SFI: Shortening the odds for transplant patients

Innovation Profile Three Trinity professors got major funding for a drug that could reduce rejection in kidney transplants

Prof Luke O’Neill, Trinity College Dublin. Photograph: Alan Betson

Prof Luke O’Neill, Trinity College Dublin. Photograph: Alan Betson


A new drug which could significantly reduce the chances of rejection by kidney transplant patients has been developed by Irish biotech company Opsona Therapeutics and is about to enter phase-two clinical trials. The trial could result in the drug being approved for use in patients within the next two years and follows a successful fundraising round of €33 million from a consortium of 10 investors.

Opsona was founded by three Trinity College Dublin immunologists, Professors Luke O’Neill, Kingston Mills and Dermot Kelleher, from Science Foundation Ireland-funded research programmes.

“It took about a year to secure this latest investment,” says Luke O’Neill. “It was very much a triple-act between me and the other two founders. I must have made more than 50 presentations before we finally got the whole thing together. It was a very complicated deal involving 10 different venture capital funds.”

O’Neill and Opsona have been engaged in research into proteins known as toll-like receptors (TLRs) for many years. These play a significant role in inflammatory conditions like rheumatoid arthritis and are also involved in the process that leads to the kidney transplant rejection.

“What we are doing addresses a very real need”, O’Neill explains. “Where you have a living donor who is a relative and a good match there is a very good chance of the transplant taking and not being rejected. However, in other cases where the kidney does not come from a live donor there is a 40 per cent chance of rejection.

“Dialysis is a horrible treatment for a patient and is a great burden on the health system. We believe there is a good possibility that our treatment could reduce the rejection rate by half and with more than 2,000 patients awaiting transplants in Europe at any one time this would be very significant.”

Global market

This latest trial is being carried out in 52 hospitals in the US and Europe and is a two-part multi-centred, double-blinded and placebo-controlled clinical study to evaluate the safety, tolerability and efficacy of the new product in renal transplant patients at high risk of rejection.

A phase-one clinical trial in healthy human volunteers has already proved successful while what is known as a “phase zero” study in a small number of patients who have had transplants has demonstrated the safety of the drug. “The trial will cost around €19 million and will take around a year and a half to complete,” O’Neill adds. “We’ll know then if it has been a success or not. This is what I call the ‘man-from-Del-Monte moment’ when we get the news if it will be approved.”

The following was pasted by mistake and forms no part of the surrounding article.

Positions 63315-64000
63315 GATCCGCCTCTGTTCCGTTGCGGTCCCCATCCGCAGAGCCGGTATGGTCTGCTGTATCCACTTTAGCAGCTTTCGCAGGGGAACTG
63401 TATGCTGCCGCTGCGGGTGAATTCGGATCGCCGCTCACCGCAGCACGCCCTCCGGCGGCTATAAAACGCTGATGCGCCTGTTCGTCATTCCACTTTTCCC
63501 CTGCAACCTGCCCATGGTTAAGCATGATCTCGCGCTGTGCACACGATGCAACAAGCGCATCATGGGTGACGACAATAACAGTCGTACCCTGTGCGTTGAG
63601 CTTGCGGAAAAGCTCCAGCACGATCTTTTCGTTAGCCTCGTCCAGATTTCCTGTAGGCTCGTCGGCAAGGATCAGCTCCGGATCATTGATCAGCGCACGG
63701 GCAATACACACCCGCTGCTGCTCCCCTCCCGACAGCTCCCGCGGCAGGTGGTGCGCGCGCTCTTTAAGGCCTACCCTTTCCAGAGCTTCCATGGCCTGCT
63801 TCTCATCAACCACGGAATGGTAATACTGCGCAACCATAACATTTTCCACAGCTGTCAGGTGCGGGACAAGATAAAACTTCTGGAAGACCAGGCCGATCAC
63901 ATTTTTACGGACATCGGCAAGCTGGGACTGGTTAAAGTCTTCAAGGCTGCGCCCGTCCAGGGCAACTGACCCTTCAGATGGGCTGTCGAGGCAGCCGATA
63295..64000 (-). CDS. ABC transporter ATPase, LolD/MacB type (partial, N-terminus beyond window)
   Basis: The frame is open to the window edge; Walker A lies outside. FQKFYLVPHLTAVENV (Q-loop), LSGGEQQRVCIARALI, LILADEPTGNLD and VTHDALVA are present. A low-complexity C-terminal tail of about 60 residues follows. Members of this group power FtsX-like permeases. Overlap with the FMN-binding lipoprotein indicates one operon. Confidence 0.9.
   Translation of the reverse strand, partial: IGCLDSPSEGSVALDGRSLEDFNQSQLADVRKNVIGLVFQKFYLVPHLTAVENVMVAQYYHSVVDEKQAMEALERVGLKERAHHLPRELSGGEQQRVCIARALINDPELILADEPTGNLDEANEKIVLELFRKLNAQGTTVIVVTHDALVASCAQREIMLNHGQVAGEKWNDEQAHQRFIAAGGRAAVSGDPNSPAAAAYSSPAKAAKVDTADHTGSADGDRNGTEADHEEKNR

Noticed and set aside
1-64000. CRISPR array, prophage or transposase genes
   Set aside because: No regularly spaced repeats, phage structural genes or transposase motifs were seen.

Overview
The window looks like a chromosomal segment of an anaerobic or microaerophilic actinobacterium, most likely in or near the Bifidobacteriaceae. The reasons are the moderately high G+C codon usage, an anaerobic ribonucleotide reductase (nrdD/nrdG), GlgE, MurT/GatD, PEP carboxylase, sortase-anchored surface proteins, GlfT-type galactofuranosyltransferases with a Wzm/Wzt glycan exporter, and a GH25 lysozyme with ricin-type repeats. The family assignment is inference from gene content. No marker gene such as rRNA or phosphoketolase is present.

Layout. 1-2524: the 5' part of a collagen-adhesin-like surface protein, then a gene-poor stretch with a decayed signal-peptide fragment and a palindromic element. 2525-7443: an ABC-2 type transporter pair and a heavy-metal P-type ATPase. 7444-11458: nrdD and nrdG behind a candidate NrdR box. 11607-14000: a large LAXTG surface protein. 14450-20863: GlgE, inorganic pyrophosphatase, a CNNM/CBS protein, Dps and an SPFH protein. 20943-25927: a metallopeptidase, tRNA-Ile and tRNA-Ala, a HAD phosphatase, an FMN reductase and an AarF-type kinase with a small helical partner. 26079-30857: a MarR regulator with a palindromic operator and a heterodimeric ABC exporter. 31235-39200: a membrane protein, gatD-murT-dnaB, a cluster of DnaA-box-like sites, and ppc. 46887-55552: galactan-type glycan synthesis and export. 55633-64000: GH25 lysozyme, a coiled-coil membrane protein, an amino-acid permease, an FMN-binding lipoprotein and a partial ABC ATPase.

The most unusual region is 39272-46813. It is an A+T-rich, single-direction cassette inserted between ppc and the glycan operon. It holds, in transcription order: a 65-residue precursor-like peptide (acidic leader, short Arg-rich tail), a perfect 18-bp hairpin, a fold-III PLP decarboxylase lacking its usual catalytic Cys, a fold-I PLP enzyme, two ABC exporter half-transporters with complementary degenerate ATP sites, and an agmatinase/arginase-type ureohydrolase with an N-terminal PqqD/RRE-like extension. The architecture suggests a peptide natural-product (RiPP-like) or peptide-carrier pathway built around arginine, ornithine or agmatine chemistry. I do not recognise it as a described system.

The science behind the drug is no less interesting than its potential as a treatment. There are 10 types of toll-like receptor and Opsona is targeting one of them: TLR2.

TLR2 is very important not only because of its role in certain inflammatory kidney conditions but also for the part it plays in rheumatoid arthritis as well as for problems following heart attacks.

“If you take a kidney from a dead donor it becomes irritated and inflamed and the TLR2 proteins become overactive as if they were reacting to an acute infection,” O’Neill explains. “What happens is a classic reperfusion injury. The blood supply is cut off from the kidney until it is transplanted into the recipient and reperfusion takes place. The absence of oxygen during the ischemic period actually results in a condition where injury takes place when oxygen is restored. TLR2 activity plays a role in this injury. We believe that if you administer our drug to the patient about an hour before reperfusion takes place you can reduce or eliminate that reaction and help lower rejection rates.”

This also has implication for heart attack patients. The damage done to the heart tissue after a myocardial infarction, or heart attack, is actually as a result of the reperfusion of blood into the heart after the doctor releases the flow by removing the clot. Once again, administering the Opsona drug during or prior to reperfusion could help reduce the inflammation and therefore limit the damage done.

Looking ahead, O’Neill sees the end of the current trial as marking a natural conclusion for Opsona as well. “The phase-two clinical trial is underway and, while we are confident in the outcome, it has been a big gamble for our backers and investors over the years. Overall, including the latest round, about €60 million has been invested in the company since we established it in 2004 and this is the key moment for that. If the trial proves successful the next stage will see the company being sold to a major pharmaceutical company which will be able to take the drug and market it globally.”

Return for investors

That could be what O’Neill describes as a “mega-deal” with estimates of valuations of €300 million and more being discussed. “Our investors need to get their money back and see a return on their investment and this will be the moment for them.”

He pays tribute to the backing both he and Opsona have received from Science Foundation Ireland (SFI) over the years.

“This is an example of payback both for SFI and for the country. This investment round was the biggest in the world for a company our size this year and this was against a backdrop of venture capital companies being very risk-averse at the moment. The investment in world-class research in Ireland by SFI is really paying dividends.”